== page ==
As promising as ecotourism is as a tool for environmental conservation, and cultural enabling, travelers--even the most well-meaning--have an undeniable impact on the places they visit. The key is to insure the impact is minimal and better than the alternatives. In some instances, the impact actually improves the environment visited.

Back in 1978 my company, Sobek Expeditions, conducted a rafting expedition down the Jimi River in central Papua New Guinea, the first exploration by boat into a region little-known to the western world. It was a fabulous trip, better than any river excursion in the Americas for its scenery, wildlife and exotica. Along the way, deep in the Jimi Valley, we met two tribes, who seemed to have had no contact with fair-skinned outsiders. They were nomadic, and their possessions few: some carved stools, spears, pieces of crude clothing pounded from tree bark, and clay lip plates and plugs made from pig tusks used in body decorations. They were as curious of us as we of them, and we spent hours exploring one another's effects and sharing food and drink. Then we disappeared around the bend leaving them in the stone age.

A year later we returned with a group of clients to share what we had found so lustrous and wonderful, and they, too, were transported by the sights and sounds of a piece of the world unchanged for centuries. But, as we pulled away from a village, we looked back upstream and saw a local waving at our departure, and he was wearing a pair of sunglasses. Simultaneously, one of the clients proudly held up a stool he had traded for the glasses. Commerce and corruption had begun.

Pinged with guilt, thinking we may have introduced something to a culture that would upset its value and more systems (a la the Coke bottle in The Gods Must Be Crazy), perhaps alter its cosmology, (the cross in The Mission), even elevate the status of the man who randomly received the glasses (like winning the lottery), we decided to seek out the right thing to do. So, we wrote up an account of the incident, and concluded that we hoped to return again and again to this part of Papua New Guinea with more clients, but we hoped for some guidance as to how to handle this inter-cultural exchange. We then sent this query to the head of every college anthropology department in the U.S., and some overseas. Within a couple weeks replies began to fill our mailbox. By month's end we had a pile of wildly differing opinions from the experts. Maybe a third of the respondents chastised us and our adventure travelers for venturing into a pure environment, a rare field laboratory circumstance, in which an untainted culture could be examined by trained social scientists. With nary a Ph.D. among us, we were contaminating a petri dish, and we were advised to cease and desist. Another third wrote back and commented that progress was inevitable, that freeways would soon be passing through these villages, and we need not concern ourselves with adversely affecting a culture doomed to dilution anyway, so raft and enjoy.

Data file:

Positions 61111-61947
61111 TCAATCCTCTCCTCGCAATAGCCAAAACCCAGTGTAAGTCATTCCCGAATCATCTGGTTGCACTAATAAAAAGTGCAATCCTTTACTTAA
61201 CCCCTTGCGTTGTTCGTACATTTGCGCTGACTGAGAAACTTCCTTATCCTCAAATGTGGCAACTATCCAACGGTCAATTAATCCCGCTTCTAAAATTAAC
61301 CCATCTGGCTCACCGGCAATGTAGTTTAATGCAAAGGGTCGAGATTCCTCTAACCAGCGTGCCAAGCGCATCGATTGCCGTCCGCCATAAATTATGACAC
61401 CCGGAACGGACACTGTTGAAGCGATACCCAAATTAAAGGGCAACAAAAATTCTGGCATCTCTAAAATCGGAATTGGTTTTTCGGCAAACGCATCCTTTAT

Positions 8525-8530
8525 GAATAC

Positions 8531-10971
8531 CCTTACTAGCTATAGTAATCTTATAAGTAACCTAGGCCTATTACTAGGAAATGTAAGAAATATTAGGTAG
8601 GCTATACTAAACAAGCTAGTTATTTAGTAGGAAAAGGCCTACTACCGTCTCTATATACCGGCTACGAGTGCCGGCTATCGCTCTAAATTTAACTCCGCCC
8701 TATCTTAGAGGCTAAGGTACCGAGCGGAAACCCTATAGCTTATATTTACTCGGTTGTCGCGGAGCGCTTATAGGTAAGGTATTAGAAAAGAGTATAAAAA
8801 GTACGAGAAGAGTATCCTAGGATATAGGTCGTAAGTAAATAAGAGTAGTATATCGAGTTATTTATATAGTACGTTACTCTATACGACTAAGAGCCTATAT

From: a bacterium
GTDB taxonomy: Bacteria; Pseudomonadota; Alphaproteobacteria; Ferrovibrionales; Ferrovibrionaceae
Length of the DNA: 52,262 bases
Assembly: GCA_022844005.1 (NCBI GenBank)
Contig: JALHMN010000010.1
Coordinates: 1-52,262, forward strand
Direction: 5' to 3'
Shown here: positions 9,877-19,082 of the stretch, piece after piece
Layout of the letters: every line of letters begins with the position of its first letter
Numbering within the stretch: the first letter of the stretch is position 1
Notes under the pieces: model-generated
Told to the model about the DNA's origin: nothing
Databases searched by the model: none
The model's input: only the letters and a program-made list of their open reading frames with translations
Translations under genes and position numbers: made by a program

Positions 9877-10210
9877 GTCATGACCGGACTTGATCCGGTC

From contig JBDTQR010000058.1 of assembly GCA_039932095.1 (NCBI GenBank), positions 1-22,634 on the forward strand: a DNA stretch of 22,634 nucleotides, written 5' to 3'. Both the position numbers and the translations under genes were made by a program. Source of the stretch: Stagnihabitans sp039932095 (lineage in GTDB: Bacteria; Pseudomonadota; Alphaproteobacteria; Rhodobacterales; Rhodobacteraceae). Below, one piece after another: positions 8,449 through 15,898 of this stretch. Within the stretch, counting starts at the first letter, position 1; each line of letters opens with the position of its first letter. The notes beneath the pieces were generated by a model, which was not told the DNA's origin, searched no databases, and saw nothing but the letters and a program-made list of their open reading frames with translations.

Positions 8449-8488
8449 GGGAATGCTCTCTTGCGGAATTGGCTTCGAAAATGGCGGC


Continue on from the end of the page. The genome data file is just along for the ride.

Then there was a middle ground. Several professors advised that change is destined, and the wise course is the one that attempts a sensitive, responsible, softly stepping approach. They suggested we trade with the people we met on the river, but that we do so in a judicious way, trading simple things they could use (fishhooks) and biodegradable items (soap; spices), rather than Hawaiian shirts and yo-yos, or icons that could radically revise a system. And that became our policy.

We still run rivers in New Guinea, and other adventures throughout the developing world. A lot has changed. Anthropologists from around the world have dropped in on the Jimi Valley and come out with Ph.D. theses. There is now a money economy, and an awareness of a world beyond the banks of the Jimi. Not far away there is a clinic to which the Jimi peoples take their ill, and a few have left the valley for schooling. There is talk of a road coming in. Change has occurred, as it always does, always will, and is the desire of the locals. There are downsides to change, to cultural evolution, but from the point of view of those in the midst, it is better than being damned as a museum piece to serve the romantic or academic notions of outsiders.